How To Write a Press Release


A press release needs to have all of the following information:

Contact Info:

  1. Your name or name of someone editors can call if they need more
  2. Mailing address
  3. phone number
  4. optional but becoming more and more necessary: web site

Informational Info:

  1. Classic info is: who, what, when, where, why, and how
  2. Today's date, or date information should be released
  3. a headline

Your press release should be organized and written as if it is a news story, ready to be printed AS IS in a newspaper. (If you've ever had a class in journalism, you know this already.) The idea is, if the editor has to screw around with it too much, or if the information is incomplete, they aren't going to have time or inclination to do anything with it. but if it can run AS IS, in a worst case scenario they might just stick it into their publication. In a best case scenario, they decide to build a feature based on it, and will follow up with you for more information.

With that in mind, structure your press release as follows. Build it with the most important information first, so if the piece needs to be shortened, the end paragraph can just be lopped off. If it needs to be shortened again, the second-to-last can also be lopped off. And what you have left still reads and stands on its own as a press release. The triangle shape in this diagram represents how if you slice off the bottom layer, it's still a triangle and stands up. It also represents how you add more and more detail as you go along.

Four paragraphs is an ideal length for most press releases. There is some debate as to whether it is best to single space and keep everything on one page, or double space and use two pages. Some editors prefer one, some the other. Myself, I have been leaning toward one page, now that most typesetting and copyediting is not done by hand anymore. (Double spacing was to facilitate re-typing and editing marks, most of which is done on-screen now.) Obviously, if you are emailing the press release, it should be single spaced, but paper and fax will have more pull with many editors, and if you are sending any kind of photos or clippings, you'll need regular mail.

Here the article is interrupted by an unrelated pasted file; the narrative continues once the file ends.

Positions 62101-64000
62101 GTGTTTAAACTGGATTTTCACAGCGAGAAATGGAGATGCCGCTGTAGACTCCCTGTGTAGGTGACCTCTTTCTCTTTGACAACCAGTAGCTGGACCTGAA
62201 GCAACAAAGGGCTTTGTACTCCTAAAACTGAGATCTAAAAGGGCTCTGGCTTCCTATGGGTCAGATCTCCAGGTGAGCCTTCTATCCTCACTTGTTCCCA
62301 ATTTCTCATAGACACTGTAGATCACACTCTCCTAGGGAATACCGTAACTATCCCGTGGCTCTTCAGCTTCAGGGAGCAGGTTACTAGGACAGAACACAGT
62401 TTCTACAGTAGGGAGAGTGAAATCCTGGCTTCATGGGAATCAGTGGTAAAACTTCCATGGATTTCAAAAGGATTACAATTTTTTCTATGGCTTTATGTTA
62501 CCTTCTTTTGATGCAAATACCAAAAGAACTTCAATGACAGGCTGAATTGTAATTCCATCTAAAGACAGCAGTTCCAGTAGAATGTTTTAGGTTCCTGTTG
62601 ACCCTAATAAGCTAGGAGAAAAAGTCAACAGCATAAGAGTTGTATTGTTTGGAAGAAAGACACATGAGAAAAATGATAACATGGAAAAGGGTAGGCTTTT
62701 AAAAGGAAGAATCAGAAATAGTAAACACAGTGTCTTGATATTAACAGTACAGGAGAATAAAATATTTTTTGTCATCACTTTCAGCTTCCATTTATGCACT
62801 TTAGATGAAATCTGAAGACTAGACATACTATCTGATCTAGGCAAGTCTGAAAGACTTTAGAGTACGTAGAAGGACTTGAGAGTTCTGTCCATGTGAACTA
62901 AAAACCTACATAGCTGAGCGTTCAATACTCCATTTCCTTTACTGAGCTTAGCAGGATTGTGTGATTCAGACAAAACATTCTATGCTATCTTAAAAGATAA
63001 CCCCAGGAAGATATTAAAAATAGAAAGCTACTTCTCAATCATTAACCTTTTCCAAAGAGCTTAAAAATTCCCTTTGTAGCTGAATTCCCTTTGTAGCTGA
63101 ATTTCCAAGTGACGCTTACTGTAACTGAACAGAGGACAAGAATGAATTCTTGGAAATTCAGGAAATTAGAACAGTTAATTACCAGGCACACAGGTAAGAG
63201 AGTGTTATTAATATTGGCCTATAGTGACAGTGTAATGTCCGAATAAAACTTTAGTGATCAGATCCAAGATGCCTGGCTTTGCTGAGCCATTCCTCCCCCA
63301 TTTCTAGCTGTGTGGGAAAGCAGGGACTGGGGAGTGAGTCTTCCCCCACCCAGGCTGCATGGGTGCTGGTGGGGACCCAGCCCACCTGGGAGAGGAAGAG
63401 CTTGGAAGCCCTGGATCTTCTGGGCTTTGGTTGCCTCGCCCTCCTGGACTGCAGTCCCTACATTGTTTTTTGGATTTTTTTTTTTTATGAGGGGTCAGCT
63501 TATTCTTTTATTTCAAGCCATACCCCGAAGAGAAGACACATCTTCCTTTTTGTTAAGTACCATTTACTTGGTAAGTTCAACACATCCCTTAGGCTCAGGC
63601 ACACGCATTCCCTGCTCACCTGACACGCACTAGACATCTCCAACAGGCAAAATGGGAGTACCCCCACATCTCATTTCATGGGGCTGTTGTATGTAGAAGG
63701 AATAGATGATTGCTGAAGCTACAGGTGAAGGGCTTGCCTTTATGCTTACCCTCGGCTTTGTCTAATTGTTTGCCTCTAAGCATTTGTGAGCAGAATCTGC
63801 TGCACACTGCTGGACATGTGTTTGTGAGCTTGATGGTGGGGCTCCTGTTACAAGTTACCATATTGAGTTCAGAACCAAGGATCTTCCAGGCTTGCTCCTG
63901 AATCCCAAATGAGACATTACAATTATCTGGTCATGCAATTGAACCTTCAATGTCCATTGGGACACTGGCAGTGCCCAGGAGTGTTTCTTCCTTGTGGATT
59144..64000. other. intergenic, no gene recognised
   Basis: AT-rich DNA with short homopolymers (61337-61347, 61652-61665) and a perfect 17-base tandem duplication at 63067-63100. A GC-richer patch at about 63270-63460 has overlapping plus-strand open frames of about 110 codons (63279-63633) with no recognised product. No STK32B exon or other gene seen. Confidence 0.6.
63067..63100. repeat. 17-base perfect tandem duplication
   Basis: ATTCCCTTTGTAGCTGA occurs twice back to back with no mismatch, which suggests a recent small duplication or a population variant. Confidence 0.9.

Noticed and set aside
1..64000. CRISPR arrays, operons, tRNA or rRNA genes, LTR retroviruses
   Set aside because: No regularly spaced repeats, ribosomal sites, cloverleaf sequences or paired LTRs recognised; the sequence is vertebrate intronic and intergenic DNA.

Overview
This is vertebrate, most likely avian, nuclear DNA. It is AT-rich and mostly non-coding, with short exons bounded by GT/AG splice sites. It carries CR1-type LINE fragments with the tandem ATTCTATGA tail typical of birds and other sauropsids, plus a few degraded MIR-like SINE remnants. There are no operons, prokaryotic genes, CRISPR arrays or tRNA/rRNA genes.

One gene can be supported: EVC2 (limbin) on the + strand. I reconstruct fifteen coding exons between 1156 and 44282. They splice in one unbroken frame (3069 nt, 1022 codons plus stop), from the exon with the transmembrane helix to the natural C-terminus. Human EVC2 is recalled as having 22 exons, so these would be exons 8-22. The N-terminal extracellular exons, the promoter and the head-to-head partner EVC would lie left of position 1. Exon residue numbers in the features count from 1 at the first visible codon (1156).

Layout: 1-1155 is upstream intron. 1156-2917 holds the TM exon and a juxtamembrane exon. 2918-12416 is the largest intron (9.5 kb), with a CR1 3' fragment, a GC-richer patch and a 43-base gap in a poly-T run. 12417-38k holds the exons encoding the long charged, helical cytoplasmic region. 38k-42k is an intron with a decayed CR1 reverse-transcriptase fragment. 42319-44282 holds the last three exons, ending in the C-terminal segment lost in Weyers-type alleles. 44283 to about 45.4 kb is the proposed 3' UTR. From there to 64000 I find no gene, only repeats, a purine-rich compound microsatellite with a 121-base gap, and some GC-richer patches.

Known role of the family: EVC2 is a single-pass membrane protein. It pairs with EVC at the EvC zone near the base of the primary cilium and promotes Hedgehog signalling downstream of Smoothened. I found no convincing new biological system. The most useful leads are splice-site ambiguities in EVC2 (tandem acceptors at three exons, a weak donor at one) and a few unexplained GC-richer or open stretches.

Be wary of using jargon (like "bottom") or abbreviations (like BDSM). If you are writing to the Leather Journal, well, okay, but even for your local gay newspaper, you may need to make an explanation of terms, and that will take over the whole press release. Try to stick with more generalized terms, and don't be afraid to tailor your releases to different types of outlets.

A pitch letter should accompany your release, as well, tailored to each medium and outlet, reiterating some of the points in the release and emphasizing the PURPOSE of your sending them the information--i.e. do you want them to list the event in the calendar section, are you trying to get them interested in interviewing someone, etc.



Checklist of info for promoting an event:






Leather Folk of Lapland
P.O. Box 4802
Snurg, VA 30009

President: Steeve Reeves
Vice Pres: Melinda Thurman
Secretary: Ozzie Gulliver

For Immediate Release
Contact: Mary Smith
April 1, 2000 (436) 888-9002


(Snurg, VA)--The yearly Mr. Snurg Leather Contest will take place Saturday, June 30, 2000, at The Meat Rack (211 Main Street, Snurg), from 8pm to 12 midnight. Admission is 21+, $8 in advance, or $10 at the door.